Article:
Frédéric Malle of Editions de Parfums with Perfumer Carlos Benaïm
Frédéric Malle, joined in conversation by Perfumer Carlos Benaïm, will speak about design, the creative process, the fragrances themselves, and their ingredients and histories. Following their presentation Rosetta Elkin, Assistant Professor of Landscape Architecture at Harvard GSD, will join the two for a question/answer period and discussion.
Carlos Benaïm (left image) was born in Tangier, Morocco, and spent his childhood in close contact with natural ingredients that gave him a taste for beauty. He studied chemistry at the University of Toulouse and the Ecole Nationale Superieure de Chemie in Toulouse before joining International Flavors and Fragrances, Inc. (IFF), based in New York. At IFF he would create several major fragrances for the cosmetics industry, including Polo Green and Polo Blue by Ralph Lauren, Euphoria and Eternity for Men by Calvin Klein, White Diamonds by Elizabeth Taylor, Fierce by Abercrombie & Fitch, Jasmin Noir by Bulgari, Prada Amber by Prada, Armani Code for Women by Giorgio Armani, Flowerbomb and Spicebomb by Viktor & Rolf, and others. For his work he has won nine FiFi awards and a lifetime achievement award from the American Society of Perfumers; in 2013 he was named the first Master Perfumer at IFF; in 2014 he was named perfumer of the year.
You have seen successes and failures for a lifetime. What makes the difference? It takes many different things, of course, but the one irreducible piece is that you have to give something of yourself. The fragrance has to have a piece of oneself. You try to please the consumer and you suddenly have to listen and understand the customer and consumer preferences deeply. But I have found that what really moves the consumer is when they feel the intense emotional involvement of the perfumer behind his creation. Perfume is more than a product. At its best, it is a piece of art; and I would call that the power of the creative mind. Paradoxically the other irreducible fact is the power of collaboration, because nobody does it alone. —From Carlos Benaïm’s acceptance speech for a lifetime achievement award at Fragrance Foundation awards, 2014.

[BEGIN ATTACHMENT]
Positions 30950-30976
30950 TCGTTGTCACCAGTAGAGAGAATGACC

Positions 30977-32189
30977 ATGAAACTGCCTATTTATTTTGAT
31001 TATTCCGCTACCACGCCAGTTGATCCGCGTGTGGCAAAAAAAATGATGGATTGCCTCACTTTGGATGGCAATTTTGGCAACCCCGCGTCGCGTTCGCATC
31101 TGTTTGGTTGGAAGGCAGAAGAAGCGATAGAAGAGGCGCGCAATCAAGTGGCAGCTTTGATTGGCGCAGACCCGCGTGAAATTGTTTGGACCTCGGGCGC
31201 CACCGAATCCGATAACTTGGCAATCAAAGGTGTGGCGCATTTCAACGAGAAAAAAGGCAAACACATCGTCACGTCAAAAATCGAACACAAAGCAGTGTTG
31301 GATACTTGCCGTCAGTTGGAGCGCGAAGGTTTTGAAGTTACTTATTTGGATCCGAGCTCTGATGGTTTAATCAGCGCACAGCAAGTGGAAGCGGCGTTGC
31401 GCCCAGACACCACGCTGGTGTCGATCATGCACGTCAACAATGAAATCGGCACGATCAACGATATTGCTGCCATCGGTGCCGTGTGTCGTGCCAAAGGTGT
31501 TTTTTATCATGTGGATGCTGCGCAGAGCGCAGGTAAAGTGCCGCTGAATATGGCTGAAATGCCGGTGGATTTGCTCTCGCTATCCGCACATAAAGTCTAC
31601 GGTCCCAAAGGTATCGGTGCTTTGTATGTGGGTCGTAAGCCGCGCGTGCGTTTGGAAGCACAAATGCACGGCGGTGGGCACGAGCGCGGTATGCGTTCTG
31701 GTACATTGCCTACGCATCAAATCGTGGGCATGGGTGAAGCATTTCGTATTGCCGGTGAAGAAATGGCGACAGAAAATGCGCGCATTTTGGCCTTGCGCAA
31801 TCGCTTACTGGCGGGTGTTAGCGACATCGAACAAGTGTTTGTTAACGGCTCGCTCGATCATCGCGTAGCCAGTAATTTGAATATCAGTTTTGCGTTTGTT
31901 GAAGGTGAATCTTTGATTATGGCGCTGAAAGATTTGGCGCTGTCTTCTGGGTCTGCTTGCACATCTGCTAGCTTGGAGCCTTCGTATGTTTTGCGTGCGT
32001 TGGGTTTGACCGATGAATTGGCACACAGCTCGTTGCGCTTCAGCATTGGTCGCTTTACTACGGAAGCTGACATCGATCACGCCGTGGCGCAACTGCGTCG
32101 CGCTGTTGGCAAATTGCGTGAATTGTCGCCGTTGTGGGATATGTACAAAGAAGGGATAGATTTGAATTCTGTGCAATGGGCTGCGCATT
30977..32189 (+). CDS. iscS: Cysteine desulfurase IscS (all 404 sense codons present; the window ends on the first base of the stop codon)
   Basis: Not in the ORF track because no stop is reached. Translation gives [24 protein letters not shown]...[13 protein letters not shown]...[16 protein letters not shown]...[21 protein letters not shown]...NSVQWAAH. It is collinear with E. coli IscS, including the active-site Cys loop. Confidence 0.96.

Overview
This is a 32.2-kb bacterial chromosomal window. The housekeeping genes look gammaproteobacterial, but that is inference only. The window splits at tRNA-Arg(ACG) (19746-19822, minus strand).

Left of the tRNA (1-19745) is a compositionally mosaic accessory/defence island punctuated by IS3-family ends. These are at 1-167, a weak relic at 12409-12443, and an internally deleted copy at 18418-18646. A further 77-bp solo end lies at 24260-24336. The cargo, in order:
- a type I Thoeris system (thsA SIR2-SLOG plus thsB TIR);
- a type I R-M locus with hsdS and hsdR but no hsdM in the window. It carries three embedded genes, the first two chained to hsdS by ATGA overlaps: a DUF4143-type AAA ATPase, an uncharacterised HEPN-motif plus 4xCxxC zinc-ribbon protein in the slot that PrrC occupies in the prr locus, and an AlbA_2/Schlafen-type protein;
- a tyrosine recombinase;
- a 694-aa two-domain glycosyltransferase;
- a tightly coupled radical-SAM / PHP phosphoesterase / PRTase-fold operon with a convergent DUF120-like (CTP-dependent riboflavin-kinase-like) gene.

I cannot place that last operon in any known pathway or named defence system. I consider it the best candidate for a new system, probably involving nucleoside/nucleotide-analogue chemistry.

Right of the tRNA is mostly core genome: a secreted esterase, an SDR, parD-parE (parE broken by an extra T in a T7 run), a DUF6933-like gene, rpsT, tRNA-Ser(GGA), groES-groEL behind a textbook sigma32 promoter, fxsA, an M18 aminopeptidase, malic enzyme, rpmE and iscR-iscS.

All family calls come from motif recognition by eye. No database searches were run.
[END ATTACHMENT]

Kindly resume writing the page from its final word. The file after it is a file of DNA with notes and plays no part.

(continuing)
Frédéric Malle (right image) was born in Paris into a family deeply involved in perfume and the arts, including his grandfather, who worked closely with Dior to create Parfums Christian Dior; his mother, who was art director of the Dior house of fragrance; and his uncle, the film director Louis Malle. After studying art history at NYU, seeking to master every aspect of the perfume trade, Frédéric Malle worked at French ad agency Havas International and at fragrance lab Roure under master perfumer Jean Amic before establishing Editions de Parfums Frédéric Malle in Paris in 2000, which soon expanded to department stores and stand-alone boutiques in New York, Rome, and London.
Rejecting the norms of mass produced fragrance, seeking a return to luxury and creativity, Malle has kept his company on a carefully controlled scale in order to empower the fragrance creators while offering the customer an exceptional experience. He has developed his fragrances through collaborations with well-known master perfumers of today, including Dominique Ropion, Jean-Claude Ellena, Maurice Roucel, Olivia Giacobetti, Pierre Bourdon, Edmond Roudnitska, and Michel Roudnitska.
Malle regards fragrance creation as analogous to publishing a book, with the nose as the author, the name of the fragrance as the title, and himself as editor in chief. This metaphor inspired the sophisticated yet restrained brand identity of Editions de Parfums. His shop interiors—including the Greenwich Village store designed with architect Steven Holl—include Malle’s own invention: the “smelling column” that first appeared in the boutique in Barney’s New York, which allow a customer to experience the scent and appreciate its complexity in isolation from the surrounding air.
So much money is spent on marketing and ensuring that the scent will sell in large quantities that the actual fragrance quality is lost and the creative freedom of the perfumer is stifled.
Supported by the Rouse Visiting Artist Fund.
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